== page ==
Facebook Twitter



The Duchesne School District could lose more than $150,000 in federal money coming to the school system because it is "federally impacted."

The U.S. House recently voted to eliminate federal funds that go to schools attended by students who live on federal land or whose parents are federal employees who work on federal lands. The Senate has approved the funds known as Public Law 874 - and the issue is now stuck in a House-Senate conference committee. But schools across the state are expecting to lose at least some - and maybe all - of the money.At stake for the Duchesne District is $176,000.

Phil Thompson, district clerk, said the money is paid to the district in lieu of property taxes. It goes into the district's general fund.

The possible loss of the revenue doesn't come as a surprise to the school district, which has seen a 50 percent decline in P.L. 874 money in just the past few years.

"The most we've ever received is $300,000 to $350,000. That was before the Bureau of Reclamation employees pulled out of Duchesne," Thompson said.

The federal government has given schools the money since the 1950s because they are "federally impacted" by government facilities that do not contribute to the local tax base.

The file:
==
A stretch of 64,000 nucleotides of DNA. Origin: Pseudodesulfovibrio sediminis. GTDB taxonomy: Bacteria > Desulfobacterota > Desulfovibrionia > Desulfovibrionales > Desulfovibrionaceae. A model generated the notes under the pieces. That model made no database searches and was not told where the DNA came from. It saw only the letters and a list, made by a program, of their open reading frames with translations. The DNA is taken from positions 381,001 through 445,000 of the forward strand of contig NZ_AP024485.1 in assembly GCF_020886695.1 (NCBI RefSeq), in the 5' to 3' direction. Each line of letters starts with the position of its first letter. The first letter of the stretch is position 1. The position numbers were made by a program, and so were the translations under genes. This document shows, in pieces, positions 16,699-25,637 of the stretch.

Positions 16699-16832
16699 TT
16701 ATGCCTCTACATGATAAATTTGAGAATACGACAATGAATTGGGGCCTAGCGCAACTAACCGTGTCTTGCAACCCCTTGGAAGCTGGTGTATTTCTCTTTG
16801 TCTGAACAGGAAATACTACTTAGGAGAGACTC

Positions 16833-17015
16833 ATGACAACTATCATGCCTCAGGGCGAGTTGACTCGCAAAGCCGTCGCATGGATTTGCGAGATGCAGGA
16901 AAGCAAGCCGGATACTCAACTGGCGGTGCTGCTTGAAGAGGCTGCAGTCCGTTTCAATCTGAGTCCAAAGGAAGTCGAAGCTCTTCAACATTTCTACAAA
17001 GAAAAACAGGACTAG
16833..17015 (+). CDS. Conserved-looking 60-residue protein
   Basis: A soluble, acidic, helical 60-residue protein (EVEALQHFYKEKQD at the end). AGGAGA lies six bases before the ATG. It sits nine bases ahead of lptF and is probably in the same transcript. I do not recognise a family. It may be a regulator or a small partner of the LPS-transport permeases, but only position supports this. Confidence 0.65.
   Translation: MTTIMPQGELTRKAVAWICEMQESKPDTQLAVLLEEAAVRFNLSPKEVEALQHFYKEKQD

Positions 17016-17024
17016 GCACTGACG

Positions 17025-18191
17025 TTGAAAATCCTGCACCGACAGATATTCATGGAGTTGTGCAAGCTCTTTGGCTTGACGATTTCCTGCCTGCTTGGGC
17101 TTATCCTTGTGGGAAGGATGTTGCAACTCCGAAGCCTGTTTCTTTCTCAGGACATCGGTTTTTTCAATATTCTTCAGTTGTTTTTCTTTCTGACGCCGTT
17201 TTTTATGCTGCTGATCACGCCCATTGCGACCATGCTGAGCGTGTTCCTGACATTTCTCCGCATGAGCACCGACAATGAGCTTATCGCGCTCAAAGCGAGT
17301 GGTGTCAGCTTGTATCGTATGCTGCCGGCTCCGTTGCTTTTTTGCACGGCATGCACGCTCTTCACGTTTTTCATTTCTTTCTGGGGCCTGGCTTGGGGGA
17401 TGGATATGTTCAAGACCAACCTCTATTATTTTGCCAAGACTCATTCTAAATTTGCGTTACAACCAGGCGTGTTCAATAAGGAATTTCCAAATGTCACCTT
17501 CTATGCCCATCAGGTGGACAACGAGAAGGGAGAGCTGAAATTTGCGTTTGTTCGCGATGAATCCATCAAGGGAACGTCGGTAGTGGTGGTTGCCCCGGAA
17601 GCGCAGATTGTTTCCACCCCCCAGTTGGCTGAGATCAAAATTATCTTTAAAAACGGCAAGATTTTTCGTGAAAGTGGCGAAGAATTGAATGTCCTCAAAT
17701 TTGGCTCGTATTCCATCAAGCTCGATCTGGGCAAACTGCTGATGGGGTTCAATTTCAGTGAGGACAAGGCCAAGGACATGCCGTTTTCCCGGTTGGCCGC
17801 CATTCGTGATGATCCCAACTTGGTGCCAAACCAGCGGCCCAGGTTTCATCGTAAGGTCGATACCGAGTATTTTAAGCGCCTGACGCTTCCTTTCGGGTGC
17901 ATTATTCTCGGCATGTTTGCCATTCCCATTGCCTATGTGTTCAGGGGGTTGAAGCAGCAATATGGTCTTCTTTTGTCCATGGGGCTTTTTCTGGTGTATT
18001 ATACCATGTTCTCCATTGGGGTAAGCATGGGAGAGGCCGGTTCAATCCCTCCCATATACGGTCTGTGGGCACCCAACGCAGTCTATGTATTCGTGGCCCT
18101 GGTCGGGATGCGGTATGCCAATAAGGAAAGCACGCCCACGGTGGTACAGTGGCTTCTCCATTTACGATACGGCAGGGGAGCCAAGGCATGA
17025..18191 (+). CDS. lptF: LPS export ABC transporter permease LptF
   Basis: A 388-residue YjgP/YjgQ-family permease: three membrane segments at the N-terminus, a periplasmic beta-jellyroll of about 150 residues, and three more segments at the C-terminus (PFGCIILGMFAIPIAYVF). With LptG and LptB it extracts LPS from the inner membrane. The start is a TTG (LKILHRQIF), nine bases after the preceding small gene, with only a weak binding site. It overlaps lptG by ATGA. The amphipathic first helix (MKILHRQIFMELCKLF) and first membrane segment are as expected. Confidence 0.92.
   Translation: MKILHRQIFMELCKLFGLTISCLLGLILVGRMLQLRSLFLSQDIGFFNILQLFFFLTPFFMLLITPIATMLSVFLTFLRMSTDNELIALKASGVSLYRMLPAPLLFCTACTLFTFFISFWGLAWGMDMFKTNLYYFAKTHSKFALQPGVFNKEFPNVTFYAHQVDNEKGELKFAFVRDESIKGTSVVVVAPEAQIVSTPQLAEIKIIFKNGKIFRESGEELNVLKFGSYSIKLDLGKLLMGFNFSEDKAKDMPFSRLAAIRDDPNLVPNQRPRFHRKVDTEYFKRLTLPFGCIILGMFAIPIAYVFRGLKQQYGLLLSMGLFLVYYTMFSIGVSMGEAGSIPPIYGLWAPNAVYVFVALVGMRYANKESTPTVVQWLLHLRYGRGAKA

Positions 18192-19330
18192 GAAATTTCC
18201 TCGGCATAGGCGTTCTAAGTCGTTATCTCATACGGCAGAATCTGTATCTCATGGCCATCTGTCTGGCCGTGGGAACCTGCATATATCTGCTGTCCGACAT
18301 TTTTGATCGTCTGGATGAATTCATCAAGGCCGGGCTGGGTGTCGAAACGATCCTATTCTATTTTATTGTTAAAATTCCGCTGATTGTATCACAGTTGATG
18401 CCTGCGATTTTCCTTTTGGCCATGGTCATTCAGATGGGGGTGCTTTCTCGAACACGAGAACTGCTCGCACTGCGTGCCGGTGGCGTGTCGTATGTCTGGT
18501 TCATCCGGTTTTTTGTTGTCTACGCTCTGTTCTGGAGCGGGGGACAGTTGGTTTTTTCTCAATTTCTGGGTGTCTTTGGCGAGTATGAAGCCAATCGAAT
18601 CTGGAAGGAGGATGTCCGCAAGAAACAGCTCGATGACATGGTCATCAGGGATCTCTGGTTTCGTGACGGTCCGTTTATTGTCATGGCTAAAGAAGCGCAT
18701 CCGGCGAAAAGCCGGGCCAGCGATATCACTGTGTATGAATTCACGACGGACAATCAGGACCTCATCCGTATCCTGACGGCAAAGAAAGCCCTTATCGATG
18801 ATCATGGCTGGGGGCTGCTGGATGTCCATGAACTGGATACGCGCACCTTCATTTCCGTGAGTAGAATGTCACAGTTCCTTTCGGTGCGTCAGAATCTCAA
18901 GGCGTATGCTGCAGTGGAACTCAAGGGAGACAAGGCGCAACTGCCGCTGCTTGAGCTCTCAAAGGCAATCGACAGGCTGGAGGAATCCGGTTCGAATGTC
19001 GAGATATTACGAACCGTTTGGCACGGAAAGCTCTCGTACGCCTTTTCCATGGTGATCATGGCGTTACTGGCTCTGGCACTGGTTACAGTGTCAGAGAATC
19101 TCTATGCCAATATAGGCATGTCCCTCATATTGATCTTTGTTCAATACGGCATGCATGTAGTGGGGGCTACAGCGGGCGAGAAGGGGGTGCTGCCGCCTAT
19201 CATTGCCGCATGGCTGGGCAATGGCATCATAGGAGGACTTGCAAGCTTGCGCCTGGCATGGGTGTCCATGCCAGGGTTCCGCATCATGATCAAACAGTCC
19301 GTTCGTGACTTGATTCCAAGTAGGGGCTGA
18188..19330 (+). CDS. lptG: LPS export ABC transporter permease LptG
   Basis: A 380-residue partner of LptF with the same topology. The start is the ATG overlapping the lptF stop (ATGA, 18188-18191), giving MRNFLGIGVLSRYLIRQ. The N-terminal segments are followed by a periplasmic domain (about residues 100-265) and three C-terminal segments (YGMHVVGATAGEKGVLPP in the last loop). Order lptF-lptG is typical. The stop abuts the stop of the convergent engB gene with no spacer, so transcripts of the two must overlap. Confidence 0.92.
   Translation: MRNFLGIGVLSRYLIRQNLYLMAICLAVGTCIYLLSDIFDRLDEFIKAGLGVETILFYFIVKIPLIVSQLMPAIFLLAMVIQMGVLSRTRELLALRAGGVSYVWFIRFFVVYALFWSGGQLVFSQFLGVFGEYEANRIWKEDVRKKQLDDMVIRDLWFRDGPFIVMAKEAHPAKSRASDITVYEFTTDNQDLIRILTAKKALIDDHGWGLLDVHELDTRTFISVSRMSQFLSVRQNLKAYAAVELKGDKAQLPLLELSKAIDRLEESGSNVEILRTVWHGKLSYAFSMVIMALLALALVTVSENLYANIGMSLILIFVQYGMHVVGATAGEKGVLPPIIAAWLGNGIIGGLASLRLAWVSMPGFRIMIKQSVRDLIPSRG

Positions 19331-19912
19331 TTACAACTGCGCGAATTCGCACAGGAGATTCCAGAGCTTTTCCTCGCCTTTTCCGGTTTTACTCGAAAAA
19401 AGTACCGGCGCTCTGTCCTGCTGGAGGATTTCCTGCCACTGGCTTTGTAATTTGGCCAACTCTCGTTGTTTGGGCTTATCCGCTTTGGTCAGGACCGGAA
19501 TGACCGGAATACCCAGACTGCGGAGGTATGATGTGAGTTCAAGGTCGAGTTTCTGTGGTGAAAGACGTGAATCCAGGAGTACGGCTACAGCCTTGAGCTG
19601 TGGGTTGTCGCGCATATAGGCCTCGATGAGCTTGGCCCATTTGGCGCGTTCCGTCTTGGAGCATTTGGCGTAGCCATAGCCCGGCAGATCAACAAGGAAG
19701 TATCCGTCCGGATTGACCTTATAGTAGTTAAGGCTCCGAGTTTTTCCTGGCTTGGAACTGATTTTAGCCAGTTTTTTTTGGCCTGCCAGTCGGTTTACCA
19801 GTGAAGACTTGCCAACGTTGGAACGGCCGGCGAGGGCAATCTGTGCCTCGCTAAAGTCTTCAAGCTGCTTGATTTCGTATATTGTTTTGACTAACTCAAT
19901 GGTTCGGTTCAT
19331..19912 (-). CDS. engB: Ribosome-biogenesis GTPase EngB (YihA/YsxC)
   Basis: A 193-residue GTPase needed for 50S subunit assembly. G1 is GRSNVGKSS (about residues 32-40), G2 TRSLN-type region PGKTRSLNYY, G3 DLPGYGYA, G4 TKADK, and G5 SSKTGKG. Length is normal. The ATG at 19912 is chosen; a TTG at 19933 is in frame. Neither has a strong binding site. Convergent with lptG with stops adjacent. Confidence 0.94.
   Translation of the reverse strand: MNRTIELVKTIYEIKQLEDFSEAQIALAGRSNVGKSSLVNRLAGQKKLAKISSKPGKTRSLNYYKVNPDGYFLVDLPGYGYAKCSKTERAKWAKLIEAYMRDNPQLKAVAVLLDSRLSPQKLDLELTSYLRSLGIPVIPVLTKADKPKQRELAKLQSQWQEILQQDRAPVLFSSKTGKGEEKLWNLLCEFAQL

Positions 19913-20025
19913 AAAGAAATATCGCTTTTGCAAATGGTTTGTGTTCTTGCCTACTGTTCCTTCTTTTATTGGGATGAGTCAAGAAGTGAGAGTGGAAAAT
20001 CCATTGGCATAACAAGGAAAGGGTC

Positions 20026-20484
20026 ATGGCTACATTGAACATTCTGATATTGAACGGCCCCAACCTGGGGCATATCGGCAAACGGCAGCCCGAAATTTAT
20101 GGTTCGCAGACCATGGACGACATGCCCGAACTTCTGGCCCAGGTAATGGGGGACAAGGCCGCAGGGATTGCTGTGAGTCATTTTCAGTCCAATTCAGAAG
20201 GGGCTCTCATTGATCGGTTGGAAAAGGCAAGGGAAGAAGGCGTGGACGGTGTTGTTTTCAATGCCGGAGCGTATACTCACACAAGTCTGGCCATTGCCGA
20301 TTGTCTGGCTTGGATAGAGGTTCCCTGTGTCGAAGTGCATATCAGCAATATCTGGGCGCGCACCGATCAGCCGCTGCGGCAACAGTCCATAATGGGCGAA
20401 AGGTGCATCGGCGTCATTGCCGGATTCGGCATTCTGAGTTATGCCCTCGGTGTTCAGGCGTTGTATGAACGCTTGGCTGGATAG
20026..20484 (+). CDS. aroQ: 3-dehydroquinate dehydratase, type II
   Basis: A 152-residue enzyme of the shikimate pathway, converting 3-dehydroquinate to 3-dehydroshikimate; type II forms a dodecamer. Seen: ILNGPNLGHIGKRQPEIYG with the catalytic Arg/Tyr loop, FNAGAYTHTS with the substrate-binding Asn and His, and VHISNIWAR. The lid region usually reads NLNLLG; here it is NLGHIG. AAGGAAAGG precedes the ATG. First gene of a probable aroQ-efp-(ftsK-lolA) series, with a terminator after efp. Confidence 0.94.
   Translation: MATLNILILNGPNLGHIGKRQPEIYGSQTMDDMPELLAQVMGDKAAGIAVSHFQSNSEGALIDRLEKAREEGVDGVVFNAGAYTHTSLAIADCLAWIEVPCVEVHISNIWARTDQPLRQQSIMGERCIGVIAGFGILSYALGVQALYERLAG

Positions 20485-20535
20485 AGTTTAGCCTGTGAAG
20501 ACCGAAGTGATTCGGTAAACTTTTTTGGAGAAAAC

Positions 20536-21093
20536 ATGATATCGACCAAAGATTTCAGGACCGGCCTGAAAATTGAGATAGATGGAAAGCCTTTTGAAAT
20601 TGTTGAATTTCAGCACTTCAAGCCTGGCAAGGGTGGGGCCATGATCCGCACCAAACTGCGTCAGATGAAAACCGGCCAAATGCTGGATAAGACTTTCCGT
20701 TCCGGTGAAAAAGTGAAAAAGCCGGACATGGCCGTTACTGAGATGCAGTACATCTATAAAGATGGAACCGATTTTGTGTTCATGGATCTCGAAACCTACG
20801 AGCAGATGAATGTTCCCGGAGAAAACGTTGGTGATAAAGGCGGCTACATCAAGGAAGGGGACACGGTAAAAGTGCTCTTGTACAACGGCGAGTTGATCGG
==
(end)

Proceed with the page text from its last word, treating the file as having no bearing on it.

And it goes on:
The funds are classified and awarded by the number of 3-A students (in the Duchesne District's case, those who live on Indian trust lands) and the number of students classified as 3-B (those whose parent or guardian works on federal land).

"They have already about eliminated the funding for the 3-B students. And then a few years ago they required us to document all of our 3-A students. So we reduced the numbers we were claiming," Thompson said.

"They also reduced the funding formulas over the years, so it's steadily gone down. The 874 money has been uncertain for several years."

Approximately $8,000 to $10,000 of the $176,000 the district receives comes from the 3-B money. The remainder comes to the district through appropriated 3-A funds based primarily on the number of Native American students in the district, said Thompson.

Although funding is uncertain, the district has budgeted them in for the 1994-95 school year. They will send home surveys with students at the start of school next week to determine how much P.L. 874 money they will receive this year.

The State Board of Education says 23 Utah districts receive 874 funds. Both the Duchesne and Uintah School Districts are among the nine biggest beneficiaries in the state.